But the study’s researchers found the public perception of manufacturing to be much less attractive. Across a wide spectrum of respondents, the image of the manufacturing sector was seen to be heavily loaded with negative connotations. Respondents associated manufacturing with “frequent news reports of accounting scandals, layoffs, jobs moving offshore, pollution, plant closures, and labor-management conflicts.” Worse still, manufacturing was perceived as being part of the “old economy,” in rapid decline and moving to Third World countries.

“Things just aren’t seen as made in America anymore,” one respondent said. Students, parents, educators, and manufacturing executives all wondered why one should seek a career in manufacturing if it is “not going to be there for long.”

Students frequently cited TV sitcoms such as “Laverne & Shirley,” “I Love Lucy,” and “Roseanne” as having negatively influenced their view of manufacturing. Other respondents noted the absence of TV programs or movies showing manufacturing professionals in attractive settings. “Manufacturing” generally connoted “assembly line,” rather than calling to mind one of manufacturing’s many highly skilled positions such as engineer, product manager, designer, or R&D professional.

“Roseanne worked in a factory,” said one Los Angeles college student. “It provided for some funny episodes, but not a good image for manufacturing as a career choice.”

Many adults and educators also have simplistic views of manufacturing. When asked about a career in manufacturing for their children, one parent said she “thinks of the sweat shops of the Kathy Lee clothing line.” She wouldn’t want her daughter to work for a company like that, even as an executive.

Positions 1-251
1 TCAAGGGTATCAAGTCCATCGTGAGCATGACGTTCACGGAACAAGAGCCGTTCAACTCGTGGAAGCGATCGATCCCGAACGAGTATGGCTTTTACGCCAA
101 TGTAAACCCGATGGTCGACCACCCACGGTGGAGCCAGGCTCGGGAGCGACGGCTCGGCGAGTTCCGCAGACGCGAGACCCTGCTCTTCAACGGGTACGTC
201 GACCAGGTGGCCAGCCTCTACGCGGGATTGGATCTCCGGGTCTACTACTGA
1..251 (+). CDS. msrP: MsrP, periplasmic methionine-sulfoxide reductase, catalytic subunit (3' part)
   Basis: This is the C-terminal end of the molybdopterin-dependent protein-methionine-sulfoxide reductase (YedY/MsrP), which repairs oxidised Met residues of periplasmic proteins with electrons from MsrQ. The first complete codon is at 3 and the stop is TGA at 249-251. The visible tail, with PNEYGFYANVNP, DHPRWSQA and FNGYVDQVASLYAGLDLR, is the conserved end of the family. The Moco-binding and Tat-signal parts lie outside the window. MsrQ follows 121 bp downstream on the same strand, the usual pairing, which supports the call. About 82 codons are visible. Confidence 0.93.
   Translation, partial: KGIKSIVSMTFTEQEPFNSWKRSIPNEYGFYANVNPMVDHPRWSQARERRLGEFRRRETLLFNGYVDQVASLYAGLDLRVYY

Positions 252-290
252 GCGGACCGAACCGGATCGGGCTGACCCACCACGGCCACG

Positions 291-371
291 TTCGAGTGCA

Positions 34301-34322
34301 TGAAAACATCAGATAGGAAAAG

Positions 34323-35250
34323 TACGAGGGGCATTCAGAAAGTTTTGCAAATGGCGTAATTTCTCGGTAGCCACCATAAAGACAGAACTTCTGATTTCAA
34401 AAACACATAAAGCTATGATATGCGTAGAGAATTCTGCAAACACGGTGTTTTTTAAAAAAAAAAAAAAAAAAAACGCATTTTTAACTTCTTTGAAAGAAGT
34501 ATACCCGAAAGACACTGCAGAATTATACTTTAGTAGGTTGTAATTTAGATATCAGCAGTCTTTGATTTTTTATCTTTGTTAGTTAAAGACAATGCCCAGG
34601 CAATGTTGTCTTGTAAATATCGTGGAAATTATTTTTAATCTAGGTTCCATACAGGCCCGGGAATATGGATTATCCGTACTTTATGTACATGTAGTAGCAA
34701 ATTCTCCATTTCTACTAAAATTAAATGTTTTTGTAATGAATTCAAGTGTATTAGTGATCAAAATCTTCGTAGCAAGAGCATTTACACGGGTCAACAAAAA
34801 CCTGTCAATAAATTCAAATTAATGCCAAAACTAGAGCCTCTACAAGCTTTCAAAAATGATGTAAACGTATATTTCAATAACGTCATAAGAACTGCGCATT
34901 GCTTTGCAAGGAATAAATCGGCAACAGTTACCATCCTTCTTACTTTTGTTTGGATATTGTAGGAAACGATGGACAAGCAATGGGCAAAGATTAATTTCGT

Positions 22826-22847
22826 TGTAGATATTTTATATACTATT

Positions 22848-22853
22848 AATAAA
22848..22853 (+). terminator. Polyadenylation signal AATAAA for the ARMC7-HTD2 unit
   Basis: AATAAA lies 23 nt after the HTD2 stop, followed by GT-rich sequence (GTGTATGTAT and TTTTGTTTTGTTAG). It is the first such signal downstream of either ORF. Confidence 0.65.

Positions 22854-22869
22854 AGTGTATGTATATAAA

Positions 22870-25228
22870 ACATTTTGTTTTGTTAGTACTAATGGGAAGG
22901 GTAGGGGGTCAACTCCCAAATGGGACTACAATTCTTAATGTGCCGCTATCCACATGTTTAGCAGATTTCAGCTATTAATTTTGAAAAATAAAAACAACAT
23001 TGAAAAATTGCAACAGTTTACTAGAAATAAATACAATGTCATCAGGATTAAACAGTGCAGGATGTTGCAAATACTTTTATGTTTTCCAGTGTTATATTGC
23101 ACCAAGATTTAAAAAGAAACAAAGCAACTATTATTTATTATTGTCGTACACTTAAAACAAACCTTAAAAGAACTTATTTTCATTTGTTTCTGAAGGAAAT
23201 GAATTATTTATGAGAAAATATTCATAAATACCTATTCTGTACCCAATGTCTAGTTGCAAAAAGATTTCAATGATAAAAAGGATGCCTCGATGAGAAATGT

“The manufacturing jobs I’ve seen, you don’t need a fourth-grade education for,” commented a K-8 educator from Alabama. “I wouldn’t recommend a career in manufacturing to any of these college-bound kids.”

George A. Clowes is managing editor of School Reform News. His email address is [email protected].

For more information …

The April 2003 report from the National Association of Manufacturers, The Manufacturing Institute, and Deloitte & Touche–“Keeping America Competitive: How a Talent Shortage Threatens U.S. Manufacturing”–is available online at and

The four-page summary and 37-page full report are also available through PolicyBot. Point your Web browser to, click on the PolicyBot icon, and search for documents #12197 (summary) and #12196 (full report).